- REAL ESTATE
- SPECIAL REPORT
- BANKING AND FINANCE
- BEST PLACES TO WORK
- BRANDING YOUR BUSINESS
- ENVIRONMENT AND ECOLOGY
- EXECUTIVE GIFT GIVING
- GOLF AND RECREATION
- HEALTH AND FITNESS
- MEETING FACILITIES
- NONPROFIT ORGANIZATIONS
- REAL ESTATE
- RETIREMENT LIFESTYLES
- TAX PLANNING
- TECHNOLOGY AND THE INTERNET
- WEALTH AND ESTATE PLANNING
- WOMEN IN BUSINESS
- VIEW PRINT EDITIONS!
- Get Your Free OpenID!
- Advertising Information
- Print Subscriptions
- Submit A Press Release
- Editorial Calendar 2014
- Kitsap Links
- Masthead (Contact Us)
- The Authors
- Politics And Opinions
- Technology Talk
- Visit Us On Facebook!
- Follow Us On Twitter!
- Where to find the KPBJ
Hi-Tech Vascular Center Opens
July 3, 2010 @ 2:49pm | Rodika Tollefson
The 10,500-square-foot center, located on the Bremerton campus, will include a cardiac catheterization lab, an electrophysiology lab and 12 care beds, among other features.
The goal of the Heart & Vascular Center is to build the leading cardiovascular program in the state “with advanced technology, progressive new services and highly skilled caregivers,” according to Harrison officials.
The space was previously occupied by the behavioral health unit, which was closed earlier. The center was designed using the “Lean” approach, intended to reduce steps and increase efficiency. (Lean principles, pioneered by Henry Ford and, in modern day, by Toyota, comprise a business system that helps implement lean practices and principles for more efficient operations by identifying value to the end customer and eliminating workflow waste through a series of steps.)
One of the advantages of the center will be the additional space it will make available for various needs, from patient care to employee areas. It will also bring the procedures and pre — and post-op care under one roof.
“Right now, we sometimes admit anywhere we can because we don’t have the space,” Shock said. “The demand is growing. Our volume is up from last year quite a bit.”
Currently, Harrison has 2,800 cases per year, adding 300 new cases per year for the past couple of years.
Harrison serves cardiovascular patients not only from all over the Kitsap Peninsula but also from the Olympic Peninsula and other areas, from a total of five counties.
“This is it for the peninsulas. If you have a heart attack, this is where you come,” said Mary Berglind, clinic administrator for Kitsap Cardiology Consultants. She said that in addition to growing demand, there are more complex cardiovascular procedures being performed, and the center will be able to accommodate those.
“The new vascular center is set up to be more flexible during procedures to be able to change the strategy or approach, when we need to, on the fly,” said Dr. Nathan Segerson, electrophysiologist with Kitsap Cardiology Consultants and the only cardiologist on the Kitsap Peninsula who specializes in electrophysiology, which treats rhythm abnormalities of the heart.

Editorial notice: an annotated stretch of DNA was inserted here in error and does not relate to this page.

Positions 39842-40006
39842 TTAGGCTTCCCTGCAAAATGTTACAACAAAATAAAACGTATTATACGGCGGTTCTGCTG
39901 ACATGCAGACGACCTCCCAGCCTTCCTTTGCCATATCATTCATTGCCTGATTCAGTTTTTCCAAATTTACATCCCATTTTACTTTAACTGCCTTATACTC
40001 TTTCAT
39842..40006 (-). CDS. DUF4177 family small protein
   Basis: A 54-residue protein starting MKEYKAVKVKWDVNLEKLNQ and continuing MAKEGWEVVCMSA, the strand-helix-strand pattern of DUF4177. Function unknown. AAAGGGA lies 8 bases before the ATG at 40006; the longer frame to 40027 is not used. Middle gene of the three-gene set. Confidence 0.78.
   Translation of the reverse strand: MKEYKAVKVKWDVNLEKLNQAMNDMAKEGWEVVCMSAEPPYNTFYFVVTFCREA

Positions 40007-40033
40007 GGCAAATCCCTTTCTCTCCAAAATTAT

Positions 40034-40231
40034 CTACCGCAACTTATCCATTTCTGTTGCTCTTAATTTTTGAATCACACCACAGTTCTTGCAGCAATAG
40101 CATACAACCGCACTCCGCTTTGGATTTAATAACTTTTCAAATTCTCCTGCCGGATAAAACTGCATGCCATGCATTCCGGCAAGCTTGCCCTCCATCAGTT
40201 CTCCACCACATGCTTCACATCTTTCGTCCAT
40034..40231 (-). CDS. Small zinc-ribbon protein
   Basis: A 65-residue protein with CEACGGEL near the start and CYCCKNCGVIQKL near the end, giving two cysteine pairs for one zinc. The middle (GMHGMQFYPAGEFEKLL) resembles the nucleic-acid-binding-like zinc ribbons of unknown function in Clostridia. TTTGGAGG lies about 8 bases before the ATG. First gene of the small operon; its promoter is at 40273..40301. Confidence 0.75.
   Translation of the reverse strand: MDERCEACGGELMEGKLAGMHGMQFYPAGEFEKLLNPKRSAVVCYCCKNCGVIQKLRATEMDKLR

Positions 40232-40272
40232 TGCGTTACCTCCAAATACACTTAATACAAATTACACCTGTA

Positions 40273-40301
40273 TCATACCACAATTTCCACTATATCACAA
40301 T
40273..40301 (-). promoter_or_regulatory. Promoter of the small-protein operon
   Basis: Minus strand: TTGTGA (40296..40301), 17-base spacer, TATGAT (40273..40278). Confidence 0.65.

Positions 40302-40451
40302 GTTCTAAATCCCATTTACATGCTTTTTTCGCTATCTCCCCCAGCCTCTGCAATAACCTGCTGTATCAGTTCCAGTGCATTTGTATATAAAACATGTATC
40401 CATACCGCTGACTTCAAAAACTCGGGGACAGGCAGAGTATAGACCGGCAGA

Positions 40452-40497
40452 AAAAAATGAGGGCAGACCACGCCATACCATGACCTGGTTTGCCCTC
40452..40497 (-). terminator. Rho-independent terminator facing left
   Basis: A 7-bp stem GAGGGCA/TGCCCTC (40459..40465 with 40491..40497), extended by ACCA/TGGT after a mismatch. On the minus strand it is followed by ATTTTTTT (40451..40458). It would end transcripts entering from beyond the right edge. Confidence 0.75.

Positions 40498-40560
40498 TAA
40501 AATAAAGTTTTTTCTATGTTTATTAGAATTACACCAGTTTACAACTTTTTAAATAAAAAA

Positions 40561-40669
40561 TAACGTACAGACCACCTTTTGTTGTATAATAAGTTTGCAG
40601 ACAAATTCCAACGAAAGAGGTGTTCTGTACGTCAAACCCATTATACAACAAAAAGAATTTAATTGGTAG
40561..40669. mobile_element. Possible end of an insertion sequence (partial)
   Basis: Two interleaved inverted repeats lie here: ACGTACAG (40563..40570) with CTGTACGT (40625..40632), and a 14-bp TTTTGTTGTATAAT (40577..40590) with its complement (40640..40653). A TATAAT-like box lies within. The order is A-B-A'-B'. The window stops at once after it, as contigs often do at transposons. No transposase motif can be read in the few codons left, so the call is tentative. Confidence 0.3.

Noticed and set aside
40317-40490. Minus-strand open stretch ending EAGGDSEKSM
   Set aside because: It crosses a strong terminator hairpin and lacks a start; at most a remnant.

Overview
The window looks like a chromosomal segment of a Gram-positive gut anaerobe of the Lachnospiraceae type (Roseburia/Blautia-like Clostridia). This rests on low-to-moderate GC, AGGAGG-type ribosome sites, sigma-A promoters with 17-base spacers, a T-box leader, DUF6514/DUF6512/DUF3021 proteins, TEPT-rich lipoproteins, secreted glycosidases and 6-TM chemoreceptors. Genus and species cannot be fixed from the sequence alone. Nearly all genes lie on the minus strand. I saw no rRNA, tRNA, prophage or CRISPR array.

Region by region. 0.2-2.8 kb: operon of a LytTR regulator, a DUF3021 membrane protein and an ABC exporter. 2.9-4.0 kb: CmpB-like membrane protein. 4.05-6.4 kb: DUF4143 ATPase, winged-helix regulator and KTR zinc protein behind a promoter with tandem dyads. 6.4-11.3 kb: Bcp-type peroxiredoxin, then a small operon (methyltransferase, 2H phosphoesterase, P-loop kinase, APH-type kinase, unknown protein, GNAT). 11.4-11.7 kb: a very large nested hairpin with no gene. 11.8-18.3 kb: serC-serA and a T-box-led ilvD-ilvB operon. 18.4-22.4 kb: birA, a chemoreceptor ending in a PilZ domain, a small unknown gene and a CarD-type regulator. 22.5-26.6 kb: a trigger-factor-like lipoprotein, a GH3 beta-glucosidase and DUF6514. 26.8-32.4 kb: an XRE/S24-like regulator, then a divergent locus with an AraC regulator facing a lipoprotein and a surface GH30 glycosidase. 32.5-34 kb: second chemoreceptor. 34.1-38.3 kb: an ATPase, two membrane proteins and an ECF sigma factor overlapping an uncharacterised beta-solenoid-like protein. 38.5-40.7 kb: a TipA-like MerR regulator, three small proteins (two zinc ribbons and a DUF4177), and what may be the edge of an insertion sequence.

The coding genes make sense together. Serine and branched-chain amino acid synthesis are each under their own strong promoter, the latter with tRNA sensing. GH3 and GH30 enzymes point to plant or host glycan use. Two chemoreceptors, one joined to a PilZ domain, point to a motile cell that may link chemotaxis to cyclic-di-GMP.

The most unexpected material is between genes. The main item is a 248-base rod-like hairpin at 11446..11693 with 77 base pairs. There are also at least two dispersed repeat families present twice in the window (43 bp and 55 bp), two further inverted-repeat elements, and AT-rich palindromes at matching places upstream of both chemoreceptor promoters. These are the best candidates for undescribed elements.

Where in the past rhythm abnormalities could rarely be treated permanently, modern mapping technology allows computers to map out “where electricity is going wrong and cauterize the area” that causes the problem, Segerson said. Interventional heart specialists are also able to use pacemakers and automatic defibrillators to restore heart rhythms.
“The new lab is equipped with all the major technology available in the broad field of electrophysiology,” Segerson said.
Open-heart surgeries will be continued to be performed in its current place, on another floor of the hospital. But more and more heart patients these days are treated with less invasive procedures in an outpatient setting, such as those available through the heart and vascular center.
“It’s more percutaneous (intervention) now than it used to be,” said Dr. Satyavardhan Pulukurthy, cardiologist with Kitsap Cardiology Consultants. “For example, we can stent several arteries now instead of doing a bypass (surgery).”
The new facility is not expected to have significant impact on lowering the so-called “door-to-balloon” time (a term referring to the time it takes to perform a lifesaving balloon angioplasty or coronary intervention). Harrison’s door-to-balloon time is already at under 60 minutes, 30 minutes faster than the recommended national goal, ranking the hospital second in the state.
The technology at the new center will have the best imaging available as well as allow for less contrast to be used during vascular procedures, Pulukurthy said. “It’s safer for the patients. It can also do other parts of the body besides the heart,” he said. “Right now, we have to transfer from one room to another for different body systems.”
The center was designed with growth in mind. A future phase could entail the addition of more procedure and patient rooms, as demand grows, although currently Harrison officials have no solid plans for an expansion.
ABOUT THE AUTHOR